A friend loves you. A fan loves your work.
It’s as simple as that.
Now if you’re lucky you will have both: friends who are also big fans of your work, and fans who become friends. But the distinction is important, and as artists, I believe our level of success is tied to how well we understand the difference.
And I’m not just talking to writers, here. I’m talking to all artists. For example, when Kinky Mink was in its infancy, we relied heavily on our friends to fill our audiences. This is normal—fans don’t just find you because you make a Facebook page after all, they have to be cultivated. And you do this by starting wherever you are.
But it’s a bit like your mother telling you how talented your death metal band is, or how your novel/sculpture/painting/play is brilliant. You’re always left with the lingering question: Does she love me or my work?
At some point an artist has to cut the umbilical cord and find his or her true fans. And I hate to break it to you, but these may or may not be your friends.
Don’t believe me?
Writers: How many of your friends bought your book but didn’t read it? Or read it but didn’t have much to say?
That’s because they are your friends, not your fans. They love you, not your work.
Think about it from their point of view: Imagine I have a friend who’s an amazing country singer. Well, I don’t like country music. So while I may genuinely wish her all the success in the world, and I may even go to some of her shows to show my support, I will never be a true country music fan. She may be brilliant, and I may be proud of her, but what she ultimately needs is a room full of country music fans, not a room full of others like me who would never attend if our friend wasn’t playing.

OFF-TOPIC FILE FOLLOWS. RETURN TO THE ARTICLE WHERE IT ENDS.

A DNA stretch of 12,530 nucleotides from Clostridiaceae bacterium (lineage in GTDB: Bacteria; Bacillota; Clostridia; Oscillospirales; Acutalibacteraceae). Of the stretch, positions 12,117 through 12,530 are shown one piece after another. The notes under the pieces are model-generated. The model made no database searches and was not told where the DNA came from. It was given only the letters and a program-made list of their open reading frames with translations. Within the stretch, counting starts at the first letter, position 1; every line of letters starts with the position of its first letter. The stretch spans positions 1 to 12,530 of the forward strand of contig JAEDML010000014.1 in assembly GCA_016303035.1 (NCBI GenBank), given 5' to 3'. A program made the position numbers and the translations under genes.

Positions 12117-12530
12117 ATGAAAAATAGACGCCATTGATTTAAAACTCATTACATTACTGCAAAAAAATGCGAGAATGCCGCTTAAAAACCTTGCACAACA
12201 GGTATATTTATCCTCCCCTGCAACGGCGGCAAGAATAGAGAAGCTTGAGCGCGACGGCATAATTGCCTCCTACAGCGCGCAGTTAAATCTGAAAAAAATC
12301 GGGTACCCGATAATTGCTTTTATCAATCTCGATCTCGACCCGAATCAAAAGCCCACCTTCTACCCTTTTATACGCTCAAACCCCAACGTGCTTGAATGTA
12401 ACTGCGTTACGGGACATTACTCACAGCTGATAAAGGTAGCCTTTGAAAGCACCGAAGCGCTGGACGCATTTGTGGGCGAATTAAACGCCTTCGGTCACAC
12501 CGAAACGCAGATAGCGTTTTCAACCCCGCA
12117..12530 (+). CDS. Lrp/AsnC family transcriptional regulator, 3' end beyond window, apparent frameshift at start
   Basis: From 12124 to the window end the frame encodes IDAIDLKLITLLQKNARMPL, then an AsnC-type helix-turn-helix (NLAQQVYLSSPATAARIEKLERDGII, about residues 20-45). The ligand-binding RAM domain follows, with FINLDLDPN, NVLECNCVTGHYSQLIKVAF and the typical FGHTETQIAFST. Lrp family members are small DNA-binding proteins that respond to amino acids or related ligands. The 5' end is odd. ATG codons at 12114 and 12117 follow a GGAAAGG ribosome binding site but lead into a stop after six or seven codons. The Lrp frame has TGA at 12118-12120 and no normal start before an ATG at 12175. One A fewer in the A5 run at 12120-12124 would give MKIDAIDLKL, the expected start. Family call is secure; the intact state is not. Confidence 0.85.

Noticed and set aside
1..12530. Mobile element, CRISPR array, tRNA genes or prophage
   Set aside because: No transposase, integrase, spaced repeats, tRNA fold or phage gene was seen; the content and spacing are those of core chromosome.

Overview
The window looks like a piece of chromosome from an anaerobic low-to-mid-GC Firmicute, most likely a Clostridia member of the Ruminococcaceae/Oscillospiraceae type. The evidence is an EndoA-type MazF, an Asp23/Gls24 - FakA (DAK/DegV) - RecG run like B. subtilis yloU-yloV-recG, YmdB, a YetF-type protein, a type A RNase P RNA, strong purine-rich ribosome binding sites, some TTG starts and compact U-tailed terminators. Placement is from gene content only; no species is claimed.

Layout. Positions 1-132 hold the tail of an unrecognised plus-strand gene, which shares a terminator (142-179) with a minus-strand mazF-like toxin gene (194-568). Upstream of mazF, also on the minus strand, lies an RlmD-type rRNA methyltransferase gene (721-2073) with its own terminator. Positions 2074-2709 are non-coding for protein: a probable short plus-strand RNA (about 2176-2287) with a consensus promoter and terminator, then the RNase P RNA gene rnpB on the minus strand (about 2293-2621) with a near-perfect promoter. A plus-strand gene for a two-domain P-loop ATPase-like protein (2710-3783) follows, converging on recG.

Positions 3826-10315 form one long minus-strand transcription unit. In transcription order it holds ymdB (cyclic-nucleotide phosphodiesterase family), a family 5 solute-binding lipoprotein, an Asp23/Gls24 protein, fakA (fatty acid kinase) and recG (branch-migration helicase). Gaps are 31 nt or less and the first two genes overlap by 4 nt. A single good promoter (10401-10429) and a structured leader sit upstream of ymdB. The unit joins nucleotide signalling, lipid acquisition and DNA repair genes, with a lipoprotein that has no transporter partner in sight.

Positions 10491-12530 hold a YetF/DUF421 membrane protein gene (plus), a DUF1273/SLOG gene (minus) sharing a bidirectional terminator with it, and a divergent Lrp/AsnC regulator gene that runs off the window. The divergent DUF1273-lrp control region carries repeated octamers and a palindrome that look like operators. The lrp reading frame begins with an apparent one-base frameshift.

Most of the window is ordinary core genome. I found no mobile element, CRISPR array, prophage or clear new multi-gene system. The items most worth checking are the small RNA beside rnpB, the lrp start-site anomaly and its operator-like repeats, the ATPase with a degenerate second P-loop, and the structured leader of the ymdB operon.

This is where many of us go wrong. During those early Kinky Mink shows when I was still relying heavily on friends, I would be hurt when certain friends wouldn’t come (and here’s a big loving shout out to all those who did!). Now when Kinky Mink plays I cast a much wider net, cultivating those who resonate with our music, not just warm bodies to fill the seats. This is true of literary readings, gallery showings, film screenings, and every other kind of event where an audience–live or not–is needed.
The truth is if we can’t expand our audience/readership/patrons beyond those we have a personal relationship with, then we aren’t reaching our full potential as artists. If you don’t find your fans, then you will be forced to make 10,000 new friends if you want to sell out an arena or a first-run of your book! Whew!
And this is why self-promotion is so important. If you continue to rely solely on your friends, you are doing everyone a disservice: 1. You are keeping yourself from finding your fans, and 2. You are keeping them from finding your work.
A true fan will resonate with your work whether they ever meet you or not. So thank your friends for holding down the fort while you got started (thanks!) and commit to finding your true fans.
And for every person who is (or becomes) both, consider yourself doubly blessed.